A new production of “Porgy and Bess” — the classic set in a poor, black neighborhood in the American south — will open the Metropolitan Opera’s next season, the New York company announced Wednesday.
The 2019-20 season at the prestigious house will open September 23 with its first run of the bluesy opera by American composer George Gershwin in nearly three decades, with Eric Owens and Angel Blue cast as the leads.
The new Met season — the second under the leadership of Music Director Yannick Nezet-Seguin — will feature five new productions total, including two making their house debuts: Philip Glass’ “Akhnaten” in November and Handel’s 18th Century satire “Agrippina” in February, which will feature the star mezzo-soprano Joyce DiDonato.
Next season’s highlights also include Sir Bryn Terfel for the first time since 2012 in a new rendition of Wagner’s “Der Fliegende Hollander,” and a new production of Alban Berg’s “Wozzeck” developed by South African artist William Kentridge.
Revivals include Tchaikovsky’s “Queen of Spades” and Gluck’s “Orfeo ed Euridice,” as well as a handful of performances of popular operas like Puccini’s “Turandot” and Verdi’s “La Traviata.”
The 2019-2020 season will also be the first to feature Sunday matinees.
Gershwin’s only opera, “Porgy & Bess” first appeared in Boston in 1935 before moving to Broadway later that year.
The opera set in Charleston, South Carolina tells the tale of a disabled beggar, Porgy, and his love for the drug-addicted Bess. It features classic songs like “Summertime” and “It Ain’t Necessarily So.”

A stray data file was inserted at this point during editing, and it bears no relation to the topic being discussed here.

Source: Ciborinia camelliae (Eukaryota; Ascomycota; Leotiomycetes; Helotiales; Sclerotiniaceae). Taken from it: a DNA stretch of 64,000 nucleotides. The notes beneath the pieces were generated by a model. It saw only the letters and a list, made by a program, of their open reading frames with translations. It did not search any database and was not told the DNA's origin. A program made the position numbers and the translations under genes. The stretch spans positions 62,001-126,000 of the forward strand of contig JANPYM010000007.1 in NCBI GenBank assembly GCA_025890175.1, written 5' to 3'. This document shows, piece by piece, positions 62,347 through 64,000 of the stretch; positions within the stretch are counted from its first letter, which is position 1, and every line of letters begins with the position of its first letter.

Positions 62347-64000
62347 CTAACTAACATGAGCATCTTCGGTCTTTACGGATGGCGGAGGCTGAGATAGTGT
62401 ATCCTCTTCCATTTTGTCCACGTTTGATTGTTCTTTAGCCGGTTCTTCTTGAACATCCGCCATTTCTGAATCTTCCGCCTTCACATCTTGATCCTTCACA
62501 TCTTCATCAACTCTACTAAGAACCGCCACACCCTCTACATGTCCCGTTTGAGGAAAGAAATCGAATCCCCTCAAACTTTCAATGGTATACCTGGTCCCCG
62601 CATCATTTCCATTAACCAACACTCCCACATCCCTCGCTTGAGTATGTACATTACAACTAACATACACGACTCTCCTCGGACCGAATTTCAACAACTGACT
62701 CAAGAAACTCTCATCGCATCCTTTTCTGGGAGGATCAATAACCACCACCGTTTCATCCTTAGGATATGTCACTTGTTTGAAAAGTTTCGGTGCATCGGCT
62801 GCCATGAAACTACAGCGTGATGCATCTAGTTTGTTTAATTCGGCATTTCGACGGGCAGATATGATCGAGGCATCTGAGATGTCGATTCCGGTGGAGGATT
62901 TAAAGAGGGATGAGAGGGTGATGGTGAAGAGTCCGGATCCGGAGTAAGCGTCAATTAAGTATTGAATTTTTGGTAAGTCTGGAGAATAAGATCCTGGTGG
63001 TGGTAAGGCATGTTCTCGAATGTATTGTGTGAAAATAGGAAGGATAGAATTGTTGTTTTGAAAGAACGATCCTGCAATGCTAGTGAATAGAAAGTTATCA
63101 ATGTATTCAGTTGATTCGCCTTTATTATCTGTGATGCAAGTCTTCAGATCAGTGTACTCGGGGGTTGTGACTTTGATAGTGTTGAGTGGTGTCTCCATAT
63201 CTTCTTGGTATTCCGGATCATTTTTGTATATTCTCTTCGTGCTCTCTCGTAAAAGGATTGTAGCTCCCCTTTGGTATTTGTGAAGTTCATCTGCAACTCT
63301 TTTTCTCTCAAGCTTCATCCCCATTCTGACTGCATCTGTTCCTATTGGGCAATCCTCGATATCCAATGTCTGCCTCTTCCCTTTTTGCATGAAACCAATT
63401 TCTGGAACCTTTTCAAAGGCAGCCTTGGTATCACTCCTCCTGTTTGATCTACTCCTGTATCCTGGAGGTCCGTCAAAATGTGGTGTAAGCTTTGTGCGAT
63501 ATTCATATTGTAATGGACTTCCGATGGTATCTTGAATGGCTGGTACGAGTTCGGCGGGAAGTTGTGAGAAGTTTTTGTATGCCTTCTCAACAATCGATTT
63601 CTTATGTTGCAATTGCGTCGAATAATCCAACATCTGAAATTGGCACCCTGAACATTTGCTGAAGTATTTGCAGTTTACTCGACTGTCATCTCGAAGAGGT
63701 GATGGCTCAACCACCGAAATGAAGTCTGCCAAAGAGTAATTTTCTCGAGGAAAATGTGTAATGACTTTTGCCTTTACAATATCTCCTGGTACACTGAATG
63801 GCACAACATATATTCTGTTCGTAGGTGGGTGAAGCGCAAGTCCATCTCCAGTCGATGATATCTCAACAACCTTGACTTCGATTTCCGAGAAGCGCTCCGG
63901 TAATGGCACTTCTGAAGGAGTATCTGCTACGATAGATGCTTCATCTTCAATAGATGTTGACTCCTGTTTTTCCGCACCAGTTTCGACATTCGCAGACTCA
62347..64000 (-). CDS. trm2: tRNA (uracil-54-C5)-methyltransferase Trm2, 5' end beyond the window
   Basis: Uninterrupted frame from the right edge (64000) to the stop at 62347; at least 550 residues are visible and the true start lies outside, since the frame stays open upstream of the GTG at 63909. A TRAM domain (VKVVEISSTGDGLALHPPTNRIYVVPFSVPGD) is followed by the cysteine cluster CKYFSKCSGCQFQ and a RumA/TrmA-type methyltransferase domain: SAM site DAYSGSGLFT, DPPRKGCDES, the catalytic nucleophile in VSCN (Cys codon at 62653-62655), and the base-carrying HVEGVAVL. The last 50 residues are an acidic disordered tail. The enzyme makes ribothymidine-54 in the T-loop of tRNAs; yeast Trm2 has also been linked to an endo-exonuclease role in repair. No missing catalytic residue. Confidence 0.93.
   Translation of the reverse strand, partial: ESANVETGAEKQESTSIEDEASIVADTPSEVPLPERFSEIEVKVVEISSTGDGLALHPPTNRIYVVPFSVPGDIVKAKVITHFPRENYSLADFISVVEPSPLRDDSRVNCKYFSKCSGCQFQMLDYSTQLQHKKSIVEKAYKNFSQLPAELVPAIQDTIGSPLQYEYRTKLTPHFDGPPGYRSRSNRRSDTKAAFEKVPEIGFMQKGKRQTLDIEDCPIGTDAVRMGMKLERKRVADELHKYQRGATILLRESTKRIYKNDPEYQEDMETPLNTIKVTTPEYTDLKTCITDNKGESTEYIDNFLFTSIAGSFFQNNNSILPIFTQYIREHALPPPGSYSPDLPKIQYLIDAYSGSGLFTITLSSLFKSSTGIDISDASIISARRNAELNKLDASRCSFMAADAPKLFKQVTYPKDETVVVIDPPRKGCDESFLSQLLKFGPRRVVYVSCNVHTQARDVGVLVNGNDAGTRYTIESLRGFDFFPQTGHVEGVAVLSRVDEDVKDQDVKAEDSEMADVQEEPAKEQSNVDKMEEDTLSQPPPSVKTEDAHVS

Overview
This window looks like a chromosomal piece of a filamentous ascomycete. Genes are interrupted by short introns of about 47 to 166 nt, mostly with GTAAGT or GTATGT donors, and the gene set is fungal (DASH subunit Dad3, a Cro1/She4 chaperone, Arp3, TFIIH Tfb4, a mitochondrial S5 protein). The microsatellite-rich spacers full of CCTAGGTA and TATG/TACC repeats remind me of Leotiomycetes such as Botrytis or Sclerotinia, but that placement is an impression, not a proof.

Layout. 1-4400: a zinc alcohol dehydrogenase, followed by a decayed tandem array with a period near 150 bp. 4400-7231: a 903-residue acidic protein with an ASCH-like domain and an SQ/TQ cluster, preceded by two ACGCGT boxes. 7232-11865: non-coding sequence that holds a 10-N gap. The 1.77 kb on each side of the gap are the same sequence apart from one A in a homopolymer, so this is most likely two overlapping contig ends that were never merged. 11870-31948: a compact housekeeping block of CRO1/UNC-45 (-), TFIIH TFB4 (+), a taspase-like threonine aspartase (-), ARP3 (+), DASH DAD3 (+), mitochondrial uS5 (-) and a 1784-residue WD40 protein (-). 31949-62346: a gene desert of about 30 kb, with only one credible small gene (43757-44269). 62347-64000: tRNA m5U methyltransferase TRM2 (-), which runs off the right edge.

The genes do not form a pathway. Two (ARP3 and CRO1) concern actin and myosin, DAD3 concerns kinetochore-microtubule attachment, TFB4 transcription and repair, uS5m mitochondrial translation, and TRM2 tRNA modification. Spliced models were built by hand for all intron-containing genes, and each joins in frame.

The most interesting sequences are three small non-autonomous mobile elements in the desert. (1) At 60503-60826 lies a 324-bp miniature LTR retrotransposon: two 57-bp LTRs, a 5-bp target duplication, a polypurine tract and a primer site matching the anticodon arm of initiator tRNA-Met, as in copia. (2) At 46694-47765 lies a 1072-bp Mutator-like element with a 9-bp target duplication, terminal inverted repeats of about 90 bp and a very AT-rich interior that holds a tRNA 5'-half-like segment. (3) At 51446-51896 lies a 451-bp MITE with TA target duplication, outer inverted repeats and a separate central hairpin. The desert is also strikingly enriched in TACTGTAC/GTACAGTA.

The Met’s relaunch of the piece, last seen at the Manhattan company in 1990, comes at it seeks to attract a more youthful audience as its aging fanbase shrinks.
African Americans will take on all of the show’s singing roles, a Met spokeswoman said.
The work has a storied — and at times fraught — history, facing criticism over depictions accused of perpetuating stereotypes of black people.
It is based on a 1925 novel by DuBose Heyward, who, like Gershwin, was white.
The novel was “written at a time when blacks and whites were not commingling,” Audra McDonald, who won a Tony in 2012 for playing “Bess” on Broadway, told NPR that year.
“So even though (Heyward) researched as much as he possibly could, there were some aspects he couldn’t possibly know,” she said.
“As African Americans, we can bring something to it that is our own experience, which is a truer experience just by the fact that it can’t possibly be anything but a truer experience because we actually are African American.”
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